22 September 2011

Computer Implemented Purchase of Domain Names - Not Patentable

Here's another decision where "computer implementation" does not provide the necessary subject matter -

In short, it is simply not enough that a computer is used. The nature of the invention must be such that it is practically necessary to make use of a computer. In this case, I think that further technical information should have been supplied as to how the method was automated and what advantages those provided over and above carrying out the steps manually. On the other hand, having briefly read the specification, there is clearly an argument to me made that computer implementation is necessary.

There is invention in automation, of course, so I believe that the Commissioner and our courts need to be wary of simply relying on the fact that a computer-implemented invention can be carried out manually since that may me saying that automating an otherwise manual operation is not proper subject matter.

21 September 2011

Computer Implemented Insurance Plan - Not Patentable

Discovery Holdings Limited [2011] APO 56

"From reading the specification as a whole the alleged invention lies within the method of managing a life insurance plan. The steps involved in this process are mere actions to be taken by legal entities as elements in a business scheme and as such, no concrete, tangible, physical or observable effect is produced as a result of the implementation of the claimed method. Therefore the method is not a manner of manufacture." - The Delegate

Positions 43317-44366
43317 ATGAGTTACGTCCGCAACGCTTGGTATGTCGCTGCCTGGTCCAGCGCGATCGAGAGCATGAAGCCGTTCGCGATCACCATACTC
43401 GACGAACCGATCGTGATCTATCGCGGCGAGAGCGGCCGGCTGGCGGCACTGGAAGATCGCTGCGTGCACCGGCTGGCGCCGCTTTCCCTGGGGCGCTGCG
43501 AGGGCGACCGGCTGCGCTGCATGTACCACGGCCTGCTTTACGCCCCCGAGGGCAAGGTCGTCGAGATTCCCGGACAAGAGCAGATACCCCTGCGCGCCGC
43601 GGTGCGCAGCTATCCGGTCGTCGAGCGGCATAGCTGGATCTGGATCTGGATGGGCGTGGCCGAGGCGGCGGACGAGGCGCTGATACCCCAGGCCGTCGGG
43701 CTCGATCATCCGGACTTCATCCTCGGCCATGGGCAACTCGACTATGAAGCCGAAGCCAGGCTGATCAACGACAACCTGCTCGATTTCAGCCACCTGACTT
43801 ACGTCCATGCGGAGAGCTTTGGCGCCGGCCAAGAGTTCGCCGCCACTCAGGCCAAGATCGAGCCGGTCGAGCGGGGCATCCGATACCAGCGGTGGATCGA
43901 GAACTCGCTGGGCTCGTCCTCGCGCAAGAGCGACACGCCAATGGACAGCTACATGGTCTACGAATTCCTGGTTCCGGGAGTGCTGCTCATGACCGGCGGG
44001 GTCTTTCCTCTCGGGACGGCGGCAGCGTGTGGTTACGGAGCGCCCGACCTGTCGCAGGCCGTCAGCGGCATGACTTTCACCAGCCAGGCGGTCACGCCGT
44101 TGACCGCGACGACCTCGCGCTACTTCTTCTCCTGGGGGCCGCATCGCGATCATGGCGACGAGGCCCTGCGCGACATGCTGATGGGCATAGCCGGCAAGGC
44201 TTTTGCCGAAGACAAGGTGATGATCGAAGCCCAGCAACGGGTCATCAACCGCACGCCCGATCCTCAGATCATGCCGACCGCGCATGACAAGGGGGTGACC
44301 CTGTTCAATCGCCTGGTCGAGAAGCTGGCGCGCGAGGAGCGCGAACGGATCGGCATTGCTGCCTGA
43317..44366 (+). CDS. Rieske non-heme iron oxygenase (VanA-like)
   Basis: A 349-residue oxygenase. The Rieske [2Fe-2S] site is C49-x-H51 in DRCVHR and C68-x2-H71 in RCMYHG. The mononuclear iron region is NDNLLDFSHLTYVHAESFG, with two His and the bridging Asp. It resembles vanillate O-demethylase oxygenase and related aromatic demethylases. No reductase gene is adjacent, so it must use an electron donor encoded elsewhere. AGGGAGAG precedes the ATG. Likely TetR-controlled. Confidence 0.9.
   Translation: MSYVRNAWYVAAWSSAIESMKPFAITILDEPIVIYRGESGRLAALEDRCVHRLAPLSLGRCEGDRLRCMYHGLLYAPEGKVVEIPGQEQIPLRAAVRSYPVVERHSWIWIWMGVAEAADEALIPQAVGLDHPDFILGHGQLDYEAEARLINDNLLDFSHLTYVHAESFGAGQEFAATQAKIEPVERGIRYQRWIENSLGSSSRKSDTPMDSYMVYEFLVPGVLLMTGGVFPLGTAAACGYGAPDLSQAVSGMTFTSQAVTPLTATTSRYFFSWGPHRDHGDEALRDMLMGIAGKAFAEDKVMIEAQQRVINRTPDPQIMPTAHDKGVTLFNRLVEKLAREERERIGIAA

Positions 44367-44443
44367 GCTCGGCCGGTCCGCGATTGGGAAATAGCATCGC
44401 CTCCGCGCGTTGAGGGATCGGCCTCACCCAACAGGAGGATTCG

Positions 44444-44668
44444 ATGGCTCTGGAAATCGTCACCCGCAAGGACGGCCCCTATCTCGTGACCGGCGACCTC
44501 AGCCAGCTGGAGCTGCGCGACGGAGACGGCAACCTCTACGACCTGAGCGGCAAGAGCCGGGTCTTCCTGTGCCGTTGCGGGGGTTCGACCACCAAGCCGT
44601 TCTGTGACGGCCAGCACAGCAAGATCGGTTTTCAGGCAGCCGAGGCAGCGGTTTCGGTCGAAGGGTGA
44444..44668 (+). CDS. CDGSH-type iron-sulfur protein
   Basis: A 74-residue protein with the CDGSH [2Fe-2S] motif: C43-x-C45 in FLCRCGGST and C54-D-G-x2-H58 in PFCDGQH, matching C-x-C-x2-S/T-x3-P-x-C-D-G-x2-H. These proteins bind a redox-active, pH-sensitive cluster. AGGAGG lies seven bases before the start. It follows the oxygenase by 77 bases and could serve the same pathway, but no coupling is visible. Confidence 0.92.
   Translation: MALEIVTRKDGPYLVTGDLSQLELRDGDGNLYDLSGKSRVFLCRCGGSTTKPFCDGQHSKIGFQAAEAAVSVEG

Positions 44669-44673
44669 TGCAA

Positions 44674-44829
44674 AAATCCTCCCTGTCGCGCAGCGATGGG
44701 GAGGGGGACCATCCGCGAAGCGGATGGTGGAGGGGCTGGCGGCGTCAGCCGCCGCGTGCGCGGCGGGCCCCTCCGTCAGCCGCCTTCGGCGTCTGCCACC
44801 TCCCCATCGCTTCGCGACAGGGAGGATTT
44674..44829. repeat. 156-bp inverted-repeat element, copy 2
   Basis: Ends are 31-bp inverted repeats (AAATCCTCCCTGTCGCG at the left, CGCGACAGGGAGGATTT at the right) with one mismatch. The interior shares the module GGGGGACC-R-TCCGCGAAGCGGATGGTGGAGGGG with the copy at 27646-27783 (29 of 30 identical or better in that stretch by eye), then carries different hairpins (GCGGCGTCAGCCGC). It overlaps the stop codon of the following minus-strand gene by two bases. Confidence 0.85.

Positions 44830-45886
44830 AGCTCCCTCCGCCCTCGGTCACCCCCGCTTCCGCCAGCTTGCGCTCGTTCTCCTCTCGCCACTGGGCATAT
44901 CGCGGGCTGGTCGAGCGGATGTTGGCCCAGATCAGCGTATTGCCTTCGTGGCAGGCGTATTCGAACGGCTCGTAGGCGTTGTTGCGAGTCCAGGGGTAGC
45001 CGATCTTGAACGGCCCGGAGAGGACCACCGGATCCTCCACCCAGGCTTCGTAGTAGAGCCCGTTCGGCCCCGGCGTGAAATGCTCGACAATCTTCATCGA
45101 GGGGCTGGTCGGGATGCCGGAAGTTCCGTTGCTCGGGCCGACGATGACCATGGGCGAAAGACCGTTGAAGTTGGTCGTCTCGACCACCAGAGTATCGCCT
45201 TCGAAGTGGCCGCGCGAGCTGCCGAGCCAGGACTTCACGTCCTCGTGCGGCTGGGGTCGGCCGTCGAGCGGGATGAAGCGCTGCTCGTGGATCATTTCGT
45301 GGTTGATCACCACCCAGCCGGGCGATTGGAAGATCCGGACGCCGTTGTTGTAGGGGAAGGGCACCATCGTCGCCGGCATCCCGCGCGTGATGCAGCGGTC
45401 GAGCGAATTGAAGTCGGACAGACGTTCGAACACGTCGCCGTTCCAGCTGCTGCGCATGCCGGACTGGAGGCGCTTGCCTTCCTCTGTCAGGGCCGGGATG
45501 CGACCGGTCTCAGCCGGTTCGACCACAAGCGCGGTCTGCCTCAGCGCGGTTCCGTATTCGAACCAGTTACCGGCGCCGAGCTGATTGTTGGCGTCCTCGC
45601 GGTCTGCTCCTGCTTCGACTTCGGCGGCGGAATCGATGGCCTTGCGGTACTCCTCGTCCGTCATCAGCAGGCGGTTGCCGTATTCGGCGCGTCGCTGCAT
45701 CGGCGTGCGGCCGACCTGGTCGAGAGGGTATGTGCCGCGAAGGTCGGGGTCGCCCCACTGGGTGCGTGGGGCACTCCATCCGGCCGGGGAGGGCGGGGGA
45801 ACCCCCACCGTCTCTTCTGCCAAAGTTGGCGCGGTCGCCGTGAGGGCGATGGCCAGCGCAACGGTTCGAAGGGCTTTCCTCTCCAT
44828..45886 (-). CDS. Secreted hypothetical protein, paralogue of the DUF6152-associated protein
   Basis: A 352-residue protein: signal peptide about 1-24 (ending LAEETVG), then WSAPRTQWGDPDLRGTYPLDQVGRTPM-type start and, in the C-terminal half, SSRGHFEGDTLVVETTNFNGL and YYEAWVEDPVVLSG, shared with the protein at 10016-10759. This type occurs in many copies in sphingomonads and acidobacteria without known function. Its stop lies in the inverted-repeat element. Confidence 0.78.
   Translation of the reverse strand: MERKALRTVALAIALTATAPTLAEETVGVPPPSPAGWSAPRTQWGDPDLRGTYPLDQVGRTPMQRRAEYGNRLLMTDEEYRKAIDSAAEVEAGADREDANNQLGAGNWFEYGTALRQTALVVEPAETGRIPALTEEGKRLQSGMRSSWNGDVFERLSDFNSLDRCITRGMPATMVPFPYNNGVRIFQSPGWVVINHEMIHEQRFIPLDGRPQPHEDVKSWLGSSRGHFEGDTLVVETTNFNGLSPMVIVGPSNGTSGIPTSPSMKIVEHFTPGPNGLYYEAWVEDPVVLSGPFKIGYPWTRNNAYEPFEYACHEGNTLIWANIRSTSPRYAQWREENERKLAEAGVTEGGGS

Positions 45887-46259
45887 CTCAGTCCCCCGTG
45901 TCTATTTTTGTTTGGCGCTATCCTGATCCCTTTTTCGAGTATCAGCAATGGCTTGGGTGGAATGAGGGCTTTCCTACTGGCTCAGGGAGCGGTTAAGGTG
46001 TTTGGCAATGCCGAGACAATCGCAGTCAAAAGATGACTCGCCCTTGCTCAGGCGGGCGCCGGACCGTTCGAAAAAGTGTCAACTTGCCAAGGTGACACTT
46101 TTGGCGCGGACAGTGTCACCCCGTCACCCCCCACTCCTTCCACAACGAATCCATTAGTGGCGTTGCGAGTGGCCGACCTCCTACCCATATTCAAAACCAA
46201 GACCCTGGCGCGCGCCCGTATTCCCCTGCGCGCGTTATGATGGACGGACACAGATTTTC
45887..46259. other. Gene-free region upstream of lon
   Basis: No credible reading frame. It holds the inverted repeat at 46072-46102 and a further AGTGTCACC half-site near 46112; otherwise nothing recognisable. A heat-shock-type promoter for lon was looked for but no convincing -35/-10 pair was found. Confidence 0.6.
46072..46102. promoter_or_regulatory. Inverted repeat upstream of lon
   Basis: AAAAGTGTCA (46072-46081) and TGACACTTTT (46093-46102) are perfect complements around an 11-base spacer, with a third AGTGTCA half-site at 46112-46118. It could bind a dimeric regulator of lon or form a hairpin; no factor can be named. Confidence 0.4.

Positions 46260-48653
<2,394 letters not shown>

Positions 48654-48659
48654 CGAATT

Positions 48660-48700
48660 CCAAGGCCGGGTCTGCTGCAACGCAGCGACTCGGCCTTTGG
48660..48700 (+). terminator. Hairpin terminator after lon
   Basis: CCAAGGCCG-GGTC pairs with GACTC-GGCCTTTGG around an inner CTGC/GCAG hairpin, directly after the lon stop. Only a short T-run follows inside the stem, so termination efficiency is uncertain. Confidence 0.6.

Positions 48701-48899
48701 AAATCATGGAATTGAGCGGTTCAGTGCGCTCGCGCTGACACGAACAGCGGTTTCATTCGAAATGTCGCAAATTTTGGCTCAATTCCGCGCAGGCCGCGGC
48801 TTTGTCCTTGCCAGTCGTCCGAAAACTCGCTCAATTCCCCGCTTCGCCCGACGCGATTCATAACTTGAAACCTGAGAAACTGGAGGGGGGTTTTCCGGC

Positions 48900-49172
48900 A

I couldn't have said it better.

8 Reasons Why Pirating Hurts Everyone

I realise that this is not strictly speaking associated with the registration of IP. But it is related and very relevant.

Worth a read.

10 September 2011

Alignment of US and International Patent Practice

The Leahy-Smith America Invents Act (AIA), H.R. 1249, was passed by the U.S. House of Representatives on June 23, 2011, and by the U.S. Senate on September 8, 2011. The bill now goes to President Obama to be signed into law. http://www.uspto.gov/patents/init_events/aia_implementation.jsp

One of the most important provisions of this Act is that it introduces a "first-to-file" system as opposed to the "first-to-invent" system that is currently in place. This will bring the US system into line with the "first-to-file" system used in Australia. While it has its detractors, I welcome this change because, to some extent, it saves my clients having to adopt a different set of rules for the US. In the complex world of patent practice, any such alignment is to be welcomed.

Here's the wiki on the difference between the two systems: http://en.wikipedia.org/wiki/First_to_file_and_first_to_invent